It could have been ten minutes or two hours by the time he got himself back under control once more; Hermione had no idea. The horrible choked sobs had eased, his shaking had slowed and stopped and his breathing seemed easier. He hadn't looked at her once, but he had been leaning against her for some of it, and now they had both moved; he was lying rather awkwardly on his end of the sofa now, curled up in a cramped position that couldn't be remotely comfortable, with his head resting in her lap as she stroked his hair. He had to be uncomfortable, but she didn't have the heart to try and get him to move. She looked down into his face where his head rested on her thigh, gently smoothing his hair back; he was flushed and hot, his cheeks were slightly blotchy, his nose was reddened and the skin under his eyes was swollen. His eyes had been closed the entire time; she understood that it was the only way he could let himself seek comfort from her, that it let him pretend it somehow didn't count.

You look exhausted, my love. Her heart ached for him; she suspected he hadn't expected it to hit him so hard. Apparently he had still felt something for his master after all, or it was simply that everything was catching up with him at last. Or both, probably. She continued stroking his hair gently, ignoring the fact that it needed washing, listening to his breath hitch for a moment before it eased again.

"I need to call Headquarters," she told him softly, "and let them know you haven't killed me." He sighed and snuggled closer, the back of his head pressing against her hip; that wasn't exactly an answer, but she took the hint and Summoned the Floo powder to her without trying to move, balancing it on the arm of the sofa and drawing her wand to light the fire with the hand not stroking his hair.

"Twelve Grimmauld Place," she called quietly.

"Hi, Hermione," Harry's voice replied. "Everything okay?"

"Yes. Who's there?"

"Me, Ginny, Ron, Remus, Tonks. Professor McGonagall's drifting in and out. I think everyone else is in the drawing room or something. Nobody really seems to know what to do with themselves right now."

"Fair enough. Are you two staying there tonight?"

"Yes," Ginny answered firmly, and Hermione smiled as laughter came through the Floo.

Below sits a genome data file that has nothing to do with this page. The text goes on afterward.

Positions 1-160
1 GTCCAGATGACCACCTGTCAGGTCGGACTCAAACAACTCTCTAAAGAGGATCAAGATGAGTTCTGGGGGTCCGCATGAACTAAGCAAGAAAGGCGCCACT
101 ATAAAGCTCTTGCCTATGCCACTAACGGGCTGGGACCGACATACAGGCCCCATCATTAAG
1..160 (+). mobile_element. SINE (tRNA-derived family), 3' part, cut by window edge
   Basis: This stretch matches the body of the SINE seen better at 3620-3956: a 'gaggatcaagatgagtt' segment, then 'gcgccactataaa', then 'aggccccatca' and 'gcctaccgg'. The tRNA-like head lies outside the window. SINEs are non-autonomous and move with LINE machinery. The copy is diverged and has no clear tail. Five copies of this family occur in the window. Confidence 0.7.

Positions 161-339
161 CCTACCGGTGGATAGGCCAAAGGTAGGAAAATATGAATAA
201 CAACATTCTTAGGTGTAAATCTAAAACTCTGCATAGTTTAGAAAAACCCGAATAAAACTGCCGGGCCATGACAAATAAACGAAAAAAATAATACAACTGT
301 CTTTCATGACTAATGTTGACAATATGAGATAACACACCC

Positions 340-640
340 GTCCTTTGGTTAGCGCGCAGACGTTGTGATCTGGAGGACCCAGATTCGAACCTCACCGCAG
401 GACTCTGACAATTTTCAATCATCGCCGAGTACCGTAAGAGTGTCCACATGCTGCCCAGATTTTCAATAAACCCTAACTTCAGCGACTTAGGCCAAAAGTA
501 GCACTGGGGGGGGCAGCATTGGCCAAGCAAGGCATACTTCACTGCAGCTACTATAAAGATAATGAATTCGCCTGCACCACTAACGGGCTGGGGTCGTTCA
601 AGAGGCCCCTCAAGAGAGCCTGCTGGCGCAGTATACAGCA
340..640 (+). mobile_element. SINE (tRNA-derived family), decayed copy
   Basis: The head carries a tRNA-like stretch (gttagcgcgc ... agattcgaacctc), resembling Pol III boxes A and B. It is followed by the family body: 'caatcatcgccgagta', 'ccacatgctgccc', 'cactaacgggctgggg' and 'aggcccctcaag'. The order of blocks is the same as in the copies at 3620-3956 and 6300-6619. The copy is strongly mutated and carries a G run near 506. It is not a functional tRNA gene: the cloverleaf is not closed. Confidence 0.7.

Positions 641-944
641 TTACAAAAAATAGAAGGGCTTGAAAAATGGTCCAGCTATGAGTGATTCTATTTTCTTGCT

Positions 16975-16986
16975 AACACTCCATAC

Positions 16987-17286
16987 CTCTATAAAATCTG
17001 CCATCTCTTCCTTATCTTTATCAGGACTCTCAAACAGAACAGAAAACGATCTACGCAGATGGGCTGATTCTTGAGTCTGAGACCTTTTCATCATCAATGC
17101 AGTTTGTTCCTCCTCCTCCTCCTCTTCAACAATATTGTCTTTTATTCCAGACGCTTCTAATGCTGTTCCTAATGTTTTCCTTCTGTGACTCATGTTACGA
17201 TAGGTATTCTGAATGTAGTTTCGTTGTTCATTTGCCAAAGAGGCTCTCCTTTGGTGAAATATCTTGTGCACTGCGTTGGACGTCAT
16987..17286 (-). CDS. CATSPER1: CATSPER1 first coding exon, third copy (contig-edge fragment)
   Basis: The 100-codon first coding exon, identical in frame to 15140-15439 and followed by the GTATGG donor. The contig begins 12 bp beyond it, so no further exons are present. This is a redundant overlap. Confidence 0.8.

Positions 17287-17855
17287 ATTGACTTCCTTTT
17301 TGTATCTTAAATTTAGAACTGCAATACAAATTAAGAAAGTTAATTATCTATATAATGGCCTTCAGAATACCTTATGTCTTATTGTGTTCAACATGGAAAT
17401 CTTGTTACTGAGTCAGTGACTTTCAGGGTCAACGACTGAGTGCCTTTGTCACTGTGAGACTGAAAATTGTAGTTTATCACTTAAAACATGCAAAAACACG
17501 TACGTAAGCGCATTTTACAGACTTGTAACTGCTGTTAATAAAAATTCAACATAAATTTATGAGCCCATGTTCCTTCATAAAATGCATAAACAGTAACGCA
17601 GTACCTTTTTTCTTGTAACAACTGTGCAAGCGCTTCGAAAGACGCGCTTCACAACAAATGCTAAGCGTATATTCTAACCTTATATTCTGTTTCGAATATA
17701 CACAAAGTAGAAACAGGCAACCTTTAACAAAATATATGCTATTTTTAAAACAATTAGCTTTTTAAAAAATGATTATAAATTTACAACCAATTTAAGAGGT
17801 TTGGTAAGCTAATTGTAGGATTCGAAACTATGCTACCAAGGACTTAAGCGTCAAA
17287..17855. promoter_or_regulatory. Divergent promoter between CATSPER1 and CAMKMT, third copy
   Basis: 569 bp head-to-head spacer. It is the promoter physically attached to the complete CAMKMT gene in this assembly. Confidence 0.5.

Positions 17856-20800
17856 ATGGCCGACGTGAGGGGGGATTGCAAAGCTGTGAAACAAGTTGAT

"Apparently so," Harry said sheepishly.

"Smart boy. All right, I suppose I'll see you tomorrow then."

"Is Snape there, Hermione?" Tonks asked.

"He's in the house, yes," Hermione confirmed, smiling a little as she glanced down at Severus again. He still hadn't opened his eyes, although he had shifted to reach across her lap and rest his hand on her other thigh, cuddling closer.

"But not right there?"


"Are you okay? He hasn't done anything, has he?"

"Like what? Give me detention?" she asked tartly. "Honestly, what do people think he's going to do to us? Has nobody else noticed that he's never raised a hand to any of us in six years, or done anything except make threats, despite everything we've done to him?" She saw Severus' lips twitch slightly, betraying that he was listening, and grinned as she returned to stroking his hair.

"Hermione," Lupin said sternly in a slightly thick and nasal voice, "don't be facetious, please. Has Severus done anything to you?"

"Of course he hasn't."

"Well, what was he like when you got there?"

Hermione gave the green flames a thoughtful look. "With respect, sir, why do you care? I've already said he didn't do anything to me. I don't think you really care about his mood beyond that," she said carefully. She had always liked Lupin, but rather less since starting to see Severus' point of view.

"It's a fair point," Ron agreed from beyond the fire. "We did say Snape wasn't treating us badly." By the sound of things, he suspected that Severus was in earshot.


Abruptly trying not to laugh, she put on her most sarcastic voice. "What do you want me to say, that Professor Snape broke down and cried on my shoulder?" she asked acidly, looking down at the man in her lap in time to see him smile a little shakily. "I don't think he was acting particularly strangely. I'm surprised he hasn't hit you before this, to be honest, sir; he's certainly hated you long enough."

"Hermione!" Tonks protested. "How can you say that?"

"I didn't say he was right." Being a Slytherin is actually quite good fun.

"Yes, well, it's time this stupid fight stopped, isn't it?" the Metamorphagus said. Hermione wasn't really surprised to realise that Lupin clearly hadn't told her anything.

"I don't think that's going to happen," Lupin said sadly.

"Probably not, no," Hermione agreed quietly, stroking Severus' hair again. "I'm not sure I'd find it easy to forgive in those circumstances."